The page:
A "Brunswick" Dinosaur

Excavation in Africa


The Dinosaur Hall of the Natural History Museum

This sauropod was discovered by scientists from the SNHM on several adventurous expeditions in the Republic of the Niger between 2005 and 2008. It was the first German dinosaur excavation in Africa in almost a hundred years.

The recovered dinosaur led to a new permanent exhibition, opened on the 26th of November 2010, at the SNHM. Now, the results of the excavation in Niger are displayed in the former lecture room. The exhibition’s centerpiece is the first reconstructed skeleton of a Spinophorosaurus nigerensis worldwide, a sauropod that was initially described in 2009. The whole skeleton has a total length of 13 meters. Additionally, several of the original bones are displayed as well.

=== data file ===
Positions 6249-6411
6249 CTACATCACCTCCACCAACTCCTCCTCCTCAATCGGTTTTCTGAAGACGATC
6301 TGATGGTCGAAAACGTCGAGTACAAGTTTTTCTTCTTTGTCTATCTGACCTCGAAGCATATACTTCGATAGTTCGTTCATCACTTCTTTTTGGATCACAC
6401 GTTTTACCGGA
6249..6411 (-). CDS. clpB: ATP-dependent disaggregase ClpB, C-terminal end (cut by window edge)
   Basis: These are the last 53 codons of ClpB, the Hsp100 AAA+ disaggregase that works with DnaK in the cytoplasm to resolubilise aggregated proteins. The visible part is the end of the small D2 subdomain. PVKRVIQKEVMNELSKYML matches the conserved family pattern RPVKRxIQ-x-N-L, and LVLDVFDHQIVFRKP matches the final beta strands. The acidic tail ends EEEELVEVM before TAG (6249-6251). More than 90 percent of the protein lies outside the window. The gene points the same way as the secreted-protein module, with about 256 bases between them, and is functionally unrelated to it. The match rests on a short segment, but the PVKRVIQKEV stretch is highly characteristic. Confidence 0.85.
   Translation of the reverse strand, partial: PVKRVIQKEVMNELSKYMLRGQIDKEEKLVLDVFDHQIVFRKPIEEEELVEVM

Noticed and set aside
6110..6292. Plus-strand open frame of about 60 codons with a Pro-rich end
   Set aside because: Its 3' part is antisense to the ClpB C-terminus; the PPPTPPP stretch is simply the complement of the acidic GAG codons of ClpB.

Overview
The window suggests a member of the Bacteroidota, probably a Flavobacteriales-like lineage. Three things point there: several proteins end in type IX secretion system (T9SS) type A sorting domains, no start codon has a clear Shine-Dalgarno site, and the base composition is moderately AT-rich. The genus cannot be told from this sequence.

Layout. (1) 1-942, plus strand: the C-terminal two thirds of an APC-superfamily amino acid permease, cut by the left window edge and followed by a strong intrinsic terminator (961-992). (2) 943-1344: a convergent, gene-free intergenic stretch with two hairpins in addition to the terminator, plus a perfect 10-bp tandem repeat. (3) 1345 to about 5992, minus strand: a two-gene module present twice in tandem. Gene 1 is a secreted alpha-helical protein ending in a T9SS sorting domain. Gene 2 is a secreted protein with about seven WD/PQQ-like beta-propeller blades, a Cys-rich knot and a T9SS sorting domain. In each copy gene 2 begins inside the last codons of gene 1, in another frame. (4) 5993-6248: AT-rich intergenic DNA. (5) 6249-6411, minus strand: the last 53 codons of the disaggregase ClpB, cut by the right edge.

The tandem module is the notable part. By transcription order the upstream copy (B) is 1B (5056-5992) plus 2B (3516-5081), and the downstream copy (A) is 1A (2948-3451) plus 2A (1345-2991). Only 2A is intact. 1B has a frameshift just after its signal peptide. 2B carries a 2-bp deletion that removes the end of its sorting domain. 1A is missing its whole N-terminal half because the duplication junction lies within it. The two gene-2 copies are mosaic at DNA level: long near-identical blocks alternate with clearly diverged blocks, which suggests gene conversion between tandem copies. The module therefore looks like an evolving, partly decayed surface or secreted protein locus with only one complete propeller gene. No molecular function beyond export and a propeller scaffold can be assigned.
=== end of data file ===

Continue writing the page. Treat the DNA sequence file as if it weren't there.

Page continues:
Other highlights in the dinosaur exhibition include the tracks of a predatory dinosaur completed by the skeleton of such a raptor. These tracks were published in 2011 under the name Paravipus didactyloides and caught the interest of many experts. They have been put under a small glass bridge so visitors can “set foot” on them. These predators lived along the Spinophorosaurus during the Middle Jurassic.

Another highly interesting exhibit is the partially preserved original skeleton of Jobaria tiguidensis, the second largest known dinosaur from Africa during the Late Jurassic. So far, this partial skeleton is the only one displayed in Europe and allows for significant conclusions about the way these animals used to live.

Several interactive media stations provide background information about the African giant of the Mesozoic, and a digital expedition diary takes visitors along on the adventurous journey through Africa.